When you get to the end of the neck, do as Satch does and just brazenly go at it again. Extra noise adds to this technique for sure. This is difficult to pull off but it is not a finesse trick so don’t worry too much about handling noise and such. You’ll know when you’re getting the right effect. Presumably you will not feel any creatures in your throat at any point during this exercise.
Finally, you Shred Titan, you Neoclassical Wizard, it is time to try some sweep picking. Sweep picking is the technique that seems to give guitarists the most problems and much of that is down to a lack of patience more than anything else.
Sweep picking is a technique whereby you play the notes of an arpeggio by raking or ‘sweeping’ your plectrum down (and then back up) the strings at a consistent speed. The left hand frets the notes of the arpeggio at the exact same time as the right hand picks the note, resulting in an almost synthesiser-like rainbow of notes. What makes this different from merely strumming an arpeggio is the fact that the left hand only briefly frets the note: the player uses each finger of his left hand to get four notes or indeed uses semi-barre techniques to grab some more notes for even greater flourish.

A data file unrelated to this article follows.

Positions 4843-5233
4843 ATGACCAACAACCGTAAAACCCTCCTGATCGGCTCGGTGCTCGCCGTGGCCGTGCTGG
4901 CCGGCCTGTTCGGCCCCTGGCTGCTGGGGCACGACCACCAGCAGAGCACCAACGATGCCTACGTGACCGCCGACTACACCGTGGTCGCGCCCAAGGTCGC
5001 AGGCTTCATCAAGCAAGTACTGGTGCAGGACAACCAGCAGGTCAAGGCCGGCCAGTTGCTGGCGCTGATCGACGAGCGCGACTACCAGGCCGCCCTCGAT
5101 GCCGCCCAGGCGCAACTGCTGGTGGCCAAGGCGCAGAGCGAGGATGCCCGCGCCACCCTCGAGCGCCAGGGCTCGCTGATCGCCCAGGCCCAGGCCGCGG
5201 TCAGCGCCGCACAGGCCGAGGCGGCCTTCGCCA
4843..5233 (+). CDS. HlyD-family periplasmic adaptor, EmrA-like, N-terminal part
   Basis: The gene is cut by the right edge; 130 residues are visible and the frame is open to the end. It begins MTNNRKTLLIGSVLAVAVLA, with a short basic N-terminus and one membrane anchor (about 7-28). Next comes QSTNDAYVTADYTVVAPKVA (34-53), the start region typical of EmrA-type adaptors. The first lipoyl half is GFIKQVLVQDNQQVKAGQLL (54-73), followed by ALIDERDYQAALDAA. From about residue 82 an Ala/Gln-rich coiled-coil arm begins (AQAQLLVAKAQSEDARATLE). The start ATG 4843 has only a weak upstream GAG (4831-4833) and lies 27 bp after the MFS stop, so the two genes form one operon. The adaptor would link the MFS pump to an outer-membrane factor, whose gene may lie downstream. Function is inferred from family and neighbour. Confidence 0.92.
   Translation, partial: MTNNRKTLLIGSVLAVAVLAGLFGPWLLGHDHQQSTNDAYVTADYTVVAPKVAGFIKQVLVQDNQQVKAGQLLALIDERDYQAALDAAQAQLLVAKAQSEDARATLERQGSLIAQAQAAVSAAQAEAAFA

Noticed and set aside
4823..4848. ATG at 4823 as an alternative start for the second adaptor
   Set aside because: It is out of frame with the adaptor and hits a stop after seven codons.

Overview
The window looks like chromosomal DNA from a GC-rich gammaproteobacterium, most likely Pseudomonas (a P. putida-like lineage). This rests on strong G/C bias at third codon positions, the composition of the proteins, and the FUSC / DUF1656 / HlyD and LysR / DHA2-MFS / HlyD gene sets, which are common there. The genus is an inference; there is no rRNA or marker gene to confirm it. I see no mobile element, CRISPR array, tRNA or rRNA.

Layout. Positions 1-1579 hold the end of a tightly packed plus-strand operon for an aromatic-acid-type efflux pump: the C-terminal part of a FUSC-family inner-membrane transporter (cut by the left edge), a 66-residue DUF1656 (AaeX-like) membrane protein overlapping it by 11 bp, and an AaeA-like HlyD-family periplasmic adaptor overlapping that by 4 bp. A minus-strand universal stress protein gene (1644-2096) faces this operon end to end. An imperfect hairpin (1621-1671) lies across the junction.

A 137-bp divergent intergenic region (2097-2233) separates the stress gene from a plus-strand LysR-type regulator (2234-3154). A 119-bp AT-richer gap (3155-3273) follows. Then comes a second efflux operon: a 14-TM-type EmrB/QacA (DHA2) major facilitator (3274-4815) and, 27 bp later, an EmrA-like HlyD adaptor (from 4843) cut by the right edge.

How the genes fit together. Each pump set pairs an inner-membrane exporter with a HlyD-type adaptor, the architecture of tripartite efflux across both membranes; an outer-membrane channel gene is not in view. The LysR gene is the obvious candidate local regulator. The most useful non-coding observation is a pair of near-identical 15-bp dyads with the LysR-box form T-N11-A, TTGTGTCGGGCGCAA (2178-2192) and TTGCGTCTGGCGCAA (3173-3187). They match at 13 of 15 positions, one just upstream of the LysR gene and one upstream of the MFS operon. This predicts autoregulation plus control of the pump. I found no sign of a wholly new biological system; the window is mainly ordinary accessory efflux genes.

The key here, according to some wise advice from Mr Petrucci, is to keep things slow and just work on coordination. Much as before, slow and steady wins the race here. Sweeping is difficult, there is no argument, but slow and persistent practice will reap results. Get that metronome going nice and slow and just concentrate on timing, keeping your notes as clean as you can and going over any that are causing problems. As with Alternate picking, Petrucci advocates economy in movement, certainly with the left hand but particularly with the right.
In terms of WHAT to play when sweeping, that really isn’t for us to say but for a little guidance, diminished scales and Harmonic Minor scales are particularly effective when played as arpeggios. Keep it slow and keep it steady so that when you have the technique down, you will be able to casually fling out sweep licks that will floor your hitherto unsuspecting audience. And remember, if you aren’t brilliant at it, think twice about doing it at a gig at all: nothing fails like a terrible sweep lick.
So there you have it, friends. Some special nuggets of gold from the lofty realms of Shredland. We wish you the luck of the Heavy Metals Gods as you practice your sonic magic: may you become a true Learned Master. The world needs you and your Shredability so work hard, keep the patience and reap the rewards.